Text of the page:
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An excerpt from www.HouseOfNames.com archives copyright 2000 - 2017


The story of the Swannell family stretches back through time to the Viking settlers who populated the rugged shores of Scotland in the Medieval era. The name Swannell was derived from the Old English personal name Swein, which was originally derived from the Old Norse name Sveinn. This was one of the most common Scandinavian names in medieval Britain. Another source claims the name was an occupational name for someone "who acted as a servant or attendant; one who tended swine; descendant of Swain (young man, or boy servant)." [1]CITATION[CLOSE]
Smith, Eldson Coles, New Dictionary of American Family Names New York, Harper & Row, 1956. Print


Swannell Early Origins



The surname Swannell was first found in Lanarkshire (Gaelic: Siorrachd Lannraig) a former county in the central Strathclyde region of Scotland, now divided into the Council Areas of North Lanarkshire, South Lanarkshire, and the City of Glasgow, from very early times.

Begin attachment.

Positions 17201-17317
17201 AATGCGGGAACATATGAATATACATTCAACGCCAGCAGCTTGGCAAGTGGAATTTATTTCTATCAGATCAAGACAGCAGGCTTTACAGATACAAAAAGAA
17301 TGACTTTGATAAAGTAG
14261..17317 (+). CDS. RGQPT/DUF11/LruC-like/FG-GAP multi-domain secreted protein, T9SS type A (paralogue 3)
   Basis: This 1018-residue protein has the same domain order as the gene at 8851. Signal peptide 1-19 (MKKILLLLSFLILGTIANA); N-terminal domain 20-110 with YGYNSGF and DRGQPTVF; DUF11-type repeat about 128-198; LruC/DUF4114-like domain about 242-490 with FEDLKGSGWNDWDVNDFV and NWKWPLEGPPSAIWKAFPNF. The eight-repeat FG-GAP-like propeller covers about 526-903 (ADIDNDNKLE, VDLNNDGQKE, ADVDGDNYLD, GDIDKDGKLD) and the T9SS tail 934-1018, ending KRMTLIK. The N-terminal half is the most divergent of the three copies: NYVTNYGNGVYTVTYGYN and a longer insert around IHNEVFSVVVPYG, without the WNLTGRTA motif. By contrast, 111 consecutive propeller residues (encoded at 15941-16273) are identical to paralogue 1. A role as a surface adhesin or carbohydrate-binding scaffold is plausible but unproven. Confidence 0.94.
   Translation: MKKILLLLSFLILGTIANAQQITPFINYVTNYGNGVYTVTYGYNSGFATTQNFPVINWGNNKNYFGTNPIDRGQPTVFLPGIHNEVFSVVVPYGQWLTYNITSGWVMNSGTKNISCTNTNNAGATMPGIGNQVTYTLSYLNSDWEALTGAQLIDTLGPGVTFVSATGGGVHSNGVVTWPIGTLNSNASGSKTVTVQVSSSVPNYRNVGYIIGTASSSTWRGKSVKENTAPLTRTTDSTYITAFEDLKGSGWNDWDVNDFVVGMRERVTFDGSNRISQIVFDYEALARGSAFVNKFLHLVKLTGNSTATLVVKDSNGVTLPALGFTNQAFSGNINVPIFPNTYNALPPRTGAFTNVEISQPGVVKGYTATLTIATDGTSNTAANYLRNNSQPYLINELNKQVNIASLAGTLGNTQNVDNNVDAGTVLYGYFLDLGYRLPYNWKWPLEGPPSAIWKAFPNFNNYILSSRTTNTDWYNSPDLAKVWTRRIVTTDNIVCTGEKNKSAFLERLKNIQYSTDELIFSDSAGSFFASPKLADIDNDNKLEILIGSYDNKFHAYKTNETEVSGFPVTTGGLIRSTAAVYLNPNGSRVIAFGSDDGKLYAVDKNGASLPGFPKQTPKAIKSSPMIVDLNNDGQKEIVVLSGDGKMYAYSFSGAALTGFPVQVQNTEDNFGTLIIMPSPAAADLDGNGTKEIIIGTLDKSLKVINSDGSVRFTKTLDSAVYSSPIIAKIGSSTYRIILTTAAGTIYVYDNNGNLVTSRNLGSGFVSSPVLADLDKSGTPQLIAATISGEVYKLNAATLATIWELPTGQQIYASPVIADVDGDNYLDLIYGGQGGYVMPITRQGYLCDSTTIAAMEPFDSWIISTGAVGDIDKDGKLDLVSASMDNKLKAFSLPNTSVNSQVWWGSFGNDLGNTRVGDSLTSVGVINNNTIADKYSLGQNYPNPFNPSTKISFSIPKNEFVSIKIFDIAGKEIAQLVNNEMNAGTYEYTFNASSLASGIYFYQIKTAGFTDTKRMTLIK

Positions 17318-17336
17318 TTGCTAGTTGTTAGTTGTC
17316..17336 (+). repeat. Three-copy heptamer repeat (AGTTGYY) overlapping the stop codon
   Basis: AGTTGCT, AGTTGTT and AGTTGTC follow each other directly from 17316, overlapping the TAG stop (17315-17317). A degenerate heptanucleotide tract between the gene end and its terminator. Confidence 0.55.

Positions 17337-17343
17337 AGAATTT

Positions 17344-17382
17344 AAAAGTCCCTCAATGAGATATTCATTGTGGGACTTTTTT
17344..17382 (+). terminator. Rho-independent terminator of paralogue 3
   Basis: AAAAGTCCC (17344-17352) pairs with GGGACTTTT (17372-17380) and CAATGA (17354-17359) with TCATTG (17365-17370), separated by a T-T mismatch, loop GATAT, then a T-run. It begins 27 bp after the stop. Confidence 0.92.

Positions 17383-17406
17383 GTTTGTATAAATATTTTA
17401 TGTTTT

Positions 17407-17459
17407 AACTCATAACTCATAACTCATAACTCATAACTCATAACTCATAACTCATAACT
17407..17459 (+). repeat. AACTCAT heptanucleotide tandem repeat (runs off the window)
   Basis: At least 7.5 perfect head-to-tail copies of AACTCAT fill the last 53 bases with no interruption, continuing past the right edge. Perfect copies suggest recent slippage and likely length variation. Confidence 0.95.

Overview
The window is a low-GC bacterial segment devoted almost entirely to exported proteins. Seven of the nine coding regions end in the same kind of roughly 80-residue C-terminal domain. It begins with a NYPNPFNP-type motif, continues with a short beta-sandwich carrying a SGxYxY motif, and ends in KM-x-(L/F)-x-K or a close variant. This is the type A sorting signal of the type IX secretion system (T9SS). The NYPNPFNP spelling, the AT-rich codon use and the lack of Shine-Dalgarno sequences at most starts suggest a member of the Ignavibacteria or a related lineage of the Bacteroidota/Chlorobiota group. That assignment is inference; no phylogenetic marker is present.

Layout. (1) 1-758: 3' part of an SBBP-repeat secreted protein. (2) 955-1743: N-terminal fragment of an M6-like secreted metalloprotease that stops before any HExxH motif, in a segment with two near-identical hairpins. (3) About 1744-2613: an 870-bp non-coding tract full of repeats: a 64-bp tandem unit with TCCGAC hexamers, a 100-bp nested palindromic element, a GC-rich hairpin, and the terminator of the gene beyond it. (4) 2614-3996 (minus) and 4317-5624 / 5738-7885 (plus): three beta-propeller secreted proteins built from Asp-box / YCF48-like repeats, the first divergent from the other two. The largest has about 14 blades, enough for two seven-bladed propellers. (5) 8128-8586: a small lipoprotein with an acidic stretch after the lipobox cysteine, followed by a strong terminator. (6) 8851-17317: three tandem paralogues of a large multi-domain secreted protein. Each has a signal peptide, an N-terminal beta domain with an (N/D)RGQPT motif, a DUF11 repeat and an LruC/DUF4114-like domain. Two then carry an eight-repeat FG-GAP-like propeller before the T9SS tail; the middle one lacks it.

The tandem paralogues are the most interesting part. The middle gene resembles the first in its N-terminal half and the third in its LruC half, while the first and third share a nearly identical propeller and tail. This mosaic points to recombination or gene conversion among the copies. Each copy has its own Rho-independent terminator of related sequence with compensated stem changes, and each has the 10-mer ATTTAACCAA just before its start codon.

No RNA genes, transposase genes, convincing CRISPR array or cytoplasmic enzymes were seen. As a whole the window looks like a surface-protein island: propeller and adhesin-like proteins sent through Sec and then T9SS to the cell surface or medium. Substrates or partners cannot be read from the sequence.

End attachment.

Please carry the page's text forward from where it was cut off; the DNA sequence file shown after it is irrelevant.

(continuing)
Further south in England, the Hundredorum Rolls of 1273 listed early spelling of the family: John le Swein and Robert le Swein in Oxfordshire; and Geoffrey le Sueyn in Norfolk. The Yorkshire Poll Tax Rolls of 1379 lists: Robertus Swaynne. [2]CITATION[CLOSE]
Bardsley, C.W, A Dictionary of English and Welsh Surnames: With Special American Instances. Wiltshire: Heraldry Today, 1901. Print. (ISBN 0-900455-44-6)

"The ancient name of Swain, which is now best represented in Lincolnshire, Leicestershire, Derbyshire, and Devonshire, was established in the form of Sweyn, rarely of Swayn, during the 13th century in Lincolnshire, Norfolk, Cambridgeshire, and Oxfordshire, being most numerous in the last two counties. " [3]CITATION[CLOSE]
Guppy, Henry Brougham, Homes of Family Names in Great Britain. 1890. Print.


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Swannell Spelling Variations


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Swannell Spelling Variations



Standards used to judge the accuracy of spellings and translations did not yet exist in the Middle Ages. Spelling variations in names dating from that era, are thus, an extremely common occurrence. Swannell has been recorded as Swan, Swann, Swanner, Swani, Swayne, Swein, Sweing, Sweyn and many more.

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Swannell Early History


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Swannell Early History